It’s a busy and stressful time of year. The holidays. It seems they arrive too soon and are gone too quickly. So much to do – shopping, decorating, wrapping gits – and all of the day-to-day activities and obligations you have. Plus – you’re a caregiver. Caregiving and the holiday season is a formula for stress, with a capital “S.”
If you’re like many other caregivers, increased stress over the holidays visits you every year, sometimes multiple times per year during different holiday seasons, including Thanksgiving.
This holiday season is going to be even more stressful for some caregivers. The pandemic has raised the anxiety levels of tens of millions of Americans. Coupled with the stress of the holidays, many people could use some guidance on how to deal with stress during this holiday season.
Five Tips to Reduce Caregiving Stress During the Holiday Season
We applaud family caregivers. We’ve supported many of them during the holidays and helped them overcome stress. Here are five ways for you to enjoy your holiday season along with your family and the loved one you care for.
1. Don’t try to do everything.
It’s fun to enjoy time-honored family traditions, but maybe just focus on one or two of them.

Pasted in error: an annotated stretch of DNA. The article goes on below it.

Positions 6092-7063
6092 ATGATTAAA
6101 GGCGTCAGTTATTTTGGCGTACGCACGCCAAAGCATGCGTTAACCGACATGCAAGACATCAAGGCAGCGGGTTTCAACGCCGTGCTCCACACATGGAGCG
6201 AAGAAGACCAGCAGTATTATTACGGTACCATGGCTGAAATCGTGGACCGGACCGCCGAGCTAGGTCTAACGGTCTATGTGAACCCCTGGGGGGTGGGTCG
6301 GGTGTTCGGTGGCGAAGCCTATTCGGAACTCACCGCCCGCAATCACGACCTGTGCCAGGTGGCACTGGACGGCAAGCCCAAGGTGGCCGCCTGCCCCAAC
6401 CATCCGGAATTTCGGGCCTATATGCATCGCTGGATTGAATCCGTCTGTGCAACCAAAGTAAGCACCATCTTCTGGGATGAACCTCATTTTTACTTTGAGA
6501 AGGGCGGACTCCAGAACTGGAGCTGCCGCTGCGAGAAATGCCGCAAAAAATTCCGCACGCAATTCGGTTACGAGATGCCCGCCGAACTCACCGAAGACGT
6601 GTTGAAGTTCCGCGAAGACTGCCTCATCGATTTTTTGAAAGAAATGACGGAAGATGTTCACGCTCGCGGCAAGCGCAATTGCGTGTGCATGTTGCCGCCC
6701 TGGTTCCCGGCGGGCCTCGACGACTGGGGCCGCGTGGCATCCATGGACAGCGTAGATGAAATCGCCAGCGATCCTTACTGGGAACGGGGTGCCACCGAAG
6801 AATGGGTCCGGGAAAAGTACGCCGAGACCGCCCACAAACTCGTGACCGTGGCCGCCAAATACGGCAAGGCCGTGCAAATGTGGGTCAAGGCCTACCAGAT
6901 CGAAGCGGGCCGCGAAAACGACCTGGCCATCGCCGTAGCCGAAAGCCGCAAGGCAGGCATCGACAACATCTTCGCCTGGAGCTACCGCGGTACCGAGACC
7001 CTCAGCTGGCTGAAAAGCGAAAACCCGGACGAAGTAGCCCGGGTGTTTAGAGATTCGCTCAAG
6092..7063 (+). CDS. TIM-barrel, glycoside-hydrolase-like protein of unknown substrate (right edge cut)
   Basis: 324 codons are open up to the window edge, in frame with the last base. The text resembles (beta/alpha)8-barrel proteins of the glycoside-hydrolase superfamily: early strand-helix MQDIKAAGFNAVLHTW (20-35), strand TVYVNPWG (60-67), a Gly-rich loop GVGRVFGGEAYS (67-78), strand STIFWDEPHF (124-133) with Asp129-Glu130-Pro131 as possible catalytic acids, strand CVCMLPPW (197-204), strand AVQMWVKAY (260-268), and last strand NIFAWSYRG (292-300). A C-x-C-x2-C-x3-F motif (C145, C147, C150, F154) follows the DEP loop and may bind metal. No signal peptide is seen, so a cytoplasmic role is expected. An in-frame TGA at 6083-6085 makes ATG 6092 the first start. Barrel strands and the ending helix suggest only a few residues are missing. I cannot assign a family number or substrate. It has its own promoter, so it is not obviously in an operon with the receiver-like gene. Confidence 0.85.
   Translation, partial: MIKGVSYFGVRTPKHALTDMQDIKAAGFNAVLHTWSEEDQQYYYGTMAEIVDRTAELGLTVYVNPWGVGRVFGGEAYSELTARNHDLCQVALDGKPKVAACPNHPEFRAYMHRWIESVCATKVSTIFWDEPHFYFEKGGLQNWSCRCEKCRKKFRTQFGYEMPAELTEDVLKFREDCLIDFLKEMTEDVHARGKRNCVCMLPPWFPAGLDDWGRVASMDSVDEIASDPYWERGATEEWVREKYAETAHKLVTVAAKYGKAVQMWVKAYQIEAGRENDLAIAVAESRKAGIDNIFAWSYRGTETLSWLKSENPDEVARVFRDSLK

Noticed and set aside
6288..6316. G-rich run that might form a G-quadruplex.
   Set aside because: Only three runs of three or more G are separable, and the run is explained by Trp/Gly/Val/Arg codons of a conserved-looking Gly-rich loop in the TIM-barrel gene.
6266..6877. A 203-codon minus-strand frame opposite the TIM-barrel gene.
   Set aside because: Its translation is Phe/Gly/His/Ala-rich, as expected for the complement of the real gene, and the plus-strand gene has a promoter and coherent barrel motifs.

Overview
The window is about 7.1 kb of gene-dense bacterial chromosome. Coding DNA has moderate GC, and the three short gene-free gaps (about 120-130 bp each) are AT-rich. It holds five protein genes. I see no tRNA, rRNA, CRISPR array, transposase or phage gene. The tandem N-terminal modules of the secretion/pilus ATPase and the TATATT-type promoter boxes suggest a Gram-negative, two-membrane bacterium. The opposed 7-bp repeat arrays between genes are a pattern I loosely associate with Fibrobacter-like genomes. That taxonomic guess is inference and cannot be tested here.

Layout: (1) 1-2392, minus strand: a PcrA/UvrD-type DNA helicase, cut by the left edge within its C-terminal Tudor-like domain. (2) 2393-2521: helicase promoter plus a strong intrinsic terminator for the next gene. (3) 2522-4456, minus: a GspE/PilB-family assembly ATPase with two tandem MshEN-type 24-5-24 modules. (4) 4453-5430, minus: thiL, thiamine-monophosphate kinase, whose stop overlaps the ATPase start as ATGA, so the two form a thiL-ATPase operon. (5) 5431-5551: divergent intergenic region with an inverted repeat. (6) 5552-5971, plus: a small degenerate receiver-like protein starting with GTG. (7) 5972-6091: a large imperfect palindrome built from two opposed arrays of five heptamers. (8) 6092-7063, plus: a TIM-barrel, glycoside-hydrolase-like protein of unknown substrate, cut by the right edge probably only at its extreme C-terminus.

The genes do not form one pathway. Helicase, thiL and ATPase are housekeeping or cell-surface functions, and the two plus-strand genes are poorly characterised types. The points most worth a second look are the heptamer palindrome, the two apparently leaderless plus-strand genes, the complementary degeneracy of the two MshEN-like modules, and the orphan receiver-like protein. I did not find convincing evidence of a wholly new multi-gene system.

If you have family visiting during the holidays, don’t hesitate to ask them for help. Often they can prepare a meal, run a few errands, or go for walks with their loved one. If they can’t help, consider professional respite care.
2. Accept complex family dynamics.
Like just about every other family, your family probably hasn’t always seen eye-to-eye. Over the years, this can add to increased tension between some family members. Remain neutral and objective as much as possible; it will help reduce your stress level.
Other family members may criticize some of your caregiving methods. Hear them out, and then respond. They may have a good idea that you can implement to help you with your caregiving responsibilities after they leave.
3. Take care of yourself, too.
If you don’t, you won’t be nearly as effective with your caregiving duties as you want to be. If you can, take some time for yourself. Get some fresh air, enjoy a nice long walk by yourself or with a friend, catch a movie you’ve wanted to see, listen to relaxing music, or meditate.
4. Enjoy some fun time with your family.
Ask your loved one if there is anything they’d like to do during the holidays. It may be something you drive to, like seeing the holiday lights. But, it can also be something you enjoy at home: enjoying old photos, reminiscing, or just playing some games like playing cards or doing jigsaw puzzles. Don’t feel like you have to “go, go, go.”
5. Don’t fight the holiday blues.
It’s natural to think about loved ones you’ve lost or estranged family members during the holidays. If you start to feel depressed, reach out to family members or friends and talk it out. Taking some time to enjoy your favorite hobby can also lower your stress level and help you regain perspective.